Tony Walsh reads 'This is The Place' at Ariana Grande concert for Manchester bombing victims

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Leading performance poet Tony Walsh will be reading his world-famous poem about Manchester, ‘This is The Place’, which he delivered at the vigil for the Manchester Arena bomb victims, at a remembrance concert on Sunday featuring Ariana Grande and a host of other stars.

Ariana Grande was the star of the concert where 22 people died on 22 May. Also appearing at the remembrance concert at the Old Trafford cricket ground on Sunday will be Justin Bieber, Miley Cyrus, Katy Perry, Coldplay and Take That.

Speaking to the Manchester Evening News Tony said:  “Huge thanks to Ms Grande and her team for this beautiful invitation. I’ll be very proud to bring my poem and the spirit of Manchester to such a global stage on Sunday.

“I’ll aim to channel the strength that Manchester has shown in recent days and I won’t let you down. My thoughts and respects will be with those who have lost their lives, their families and loved ones, and all of those who have responded so magnificently on behalf of our city.” All proceeds from the charity concert will go to the We Love Manchester Emergency Fund.

Tony Walsh first affirmed the indomitable spirit of the city of Manchester at a vigil in memory of the victims of the previous evening's terrorist bombing after the concert at Manchester Arena. The vigil was held in Manchester’s Albert Square. Shortly after a five-minute silence held at 6pm, Tony read his poem about Manchester, ‘This Is The Place’, introducing it by saying: “We stand here in a truly great city … it falls to me to try and sum up what makes this city, its people, its communities so great, with a poem.”

Flanked by figures such as the House of Commons Speaker, John Bercow, and the Liberal Democrat leader, Tim Farron, Tony began his poem by listing the city’s many achievements, its inventions and industry, its football teams and its music. He also paid tribute to suffragette Emmeline Pankhurst, “from Moss Side”. And his poem concludes: “And there’s hard times again in these streets of our city, but we won’t take defeat, and we don’t want your pity.”

On the following day he said on Facebook that he had been overwhelmed by the worldwide media reaction to his poem: "I'm in a complete whirlwind here, but nothing, zero to what the families and emergency services are facing here in Manchester. Heartbreaking. We stand with them.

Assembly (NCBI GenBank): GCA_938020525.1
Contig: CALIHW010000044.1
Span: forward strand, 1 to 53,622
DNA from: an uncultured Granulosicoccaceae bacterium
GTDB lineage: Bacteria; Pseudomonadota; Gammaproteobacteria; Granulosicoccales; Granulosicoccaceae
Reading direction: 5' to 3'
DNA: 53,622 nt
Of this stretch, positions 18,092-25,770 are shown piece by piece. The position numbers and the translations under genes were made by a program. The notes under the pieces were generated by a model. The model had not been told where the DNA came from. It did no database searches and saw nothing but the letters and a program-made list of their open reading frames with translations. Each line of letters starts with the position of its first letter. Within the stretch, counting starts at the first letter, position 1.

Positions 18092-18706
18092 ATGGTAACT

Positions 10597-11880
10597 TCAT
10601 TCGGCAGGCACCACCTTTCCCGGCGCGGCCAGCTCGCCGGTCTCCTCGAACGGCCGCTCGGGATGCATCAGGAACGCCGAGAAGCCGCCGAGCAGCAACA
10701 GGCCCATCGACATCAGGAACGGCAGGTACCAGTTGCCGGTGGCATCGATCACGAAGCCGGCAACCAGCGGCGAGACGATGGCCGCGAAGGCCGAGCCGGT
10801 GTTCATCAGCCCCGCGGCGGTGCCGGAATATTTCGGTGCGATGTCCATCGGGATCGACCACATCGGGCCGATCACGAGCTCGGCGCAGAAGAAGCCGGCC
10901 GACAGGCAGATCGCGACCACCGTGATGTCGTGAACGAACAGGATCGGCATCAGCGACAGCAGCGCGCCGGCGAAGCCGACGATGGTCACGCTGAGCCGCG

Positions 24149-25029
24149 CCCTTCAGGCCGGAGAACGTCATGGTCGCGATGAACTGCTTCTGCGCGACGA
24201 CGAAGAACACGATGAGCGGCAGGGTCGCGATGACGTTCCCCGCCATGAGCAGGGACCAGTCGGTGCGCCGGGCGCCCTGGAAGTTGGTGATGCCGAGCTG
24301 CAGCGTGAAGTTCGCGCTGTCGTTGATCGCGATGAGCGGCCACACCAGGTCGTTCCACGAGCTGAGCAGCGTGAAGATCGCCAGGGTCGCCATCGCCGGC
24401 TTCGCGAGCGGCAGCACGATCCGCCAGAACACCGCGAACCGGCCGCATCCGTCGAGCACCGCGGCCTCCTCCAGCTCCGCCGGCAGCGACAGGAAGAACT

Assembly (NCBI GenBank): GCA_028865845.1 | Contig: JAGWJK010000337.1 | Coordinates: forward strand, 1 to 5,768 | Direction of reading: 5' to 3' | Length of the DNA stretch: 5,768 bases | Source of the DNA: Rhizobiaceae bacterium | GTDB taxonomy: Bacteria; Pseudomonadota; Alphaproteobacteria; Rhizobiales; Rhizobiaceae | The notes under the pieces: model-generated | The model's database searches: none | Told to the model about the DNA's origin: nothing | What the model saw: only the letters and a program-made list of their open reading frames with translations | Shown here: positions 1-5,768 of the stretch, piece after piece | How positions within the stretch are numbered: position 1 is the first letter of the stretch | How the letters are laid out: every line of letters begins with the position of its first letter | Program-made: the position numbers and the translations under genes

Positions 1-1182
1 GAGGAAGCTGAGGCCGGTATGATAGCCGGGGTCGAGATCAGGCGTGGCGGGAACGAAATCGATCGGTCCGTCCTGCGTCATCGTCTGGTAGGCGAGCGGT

"I must have given 30 live and recorded TV and radio interviews since 6.30am today - China, USA, Australia, Germany, Netherlands, Portugal, France, the World Service, Sikh TV, Kurdish TV, plus all the UK channels, the Today programme on Radio 4 … I can't walk across Manchester without people stopping me: geezers with tears in their eyes, old Muslim couples, security guards, business women, skate kids. I've cried and welled up so many times today and I've not even begun to process the news and the global reaction to the poem. Poetry, bloody 'ell. Manchester. Choose love."

Tony Walsh has often been dubbed Manchester's unofficial poet laureate, and 'This is The Place' was orignally written for the charity Forever Manchester. In 2015 he was commisioned by the Manchester Arena to write a poem to mark its 20th anniversary year. Two years earlier he read out his poem in honour of Sir Alex Ferguson at the renaming of a road in tribute to the former Manchester United manager.

Tony is a former housing and communities officer and worked with many of the most deprived communities in Manchester and Salford for nearly 20 years. He became a full-time poet six years ago. 

His poem at Tuesday's vigil in Albert Square was seen and heard and prompted reactions around the world. The New Yorker said: "Who would have thought that a poet could have offered succor on a day like this? But he did. His name is Tony Walsh, a Manchester writer who goes by the handle 'Longfella' - because of his greater-than-average height, one assumes. In front of a crowd of many thousands in Albert Square, in the civic heart of Manchester, as late-afternoon sunshine bathed the Victorian facade of the town hall, and as people in the crush climbed on statues to find a better view, and as a few held up homemade banners expressing love and solidarity, and others held bunches of flowers that they had brought to the ceremony, Walsh delivered a performance of a poem so resonant that the crowd cheered and laughed, and the eyes of the grown men who stood on either side of me grew glassy."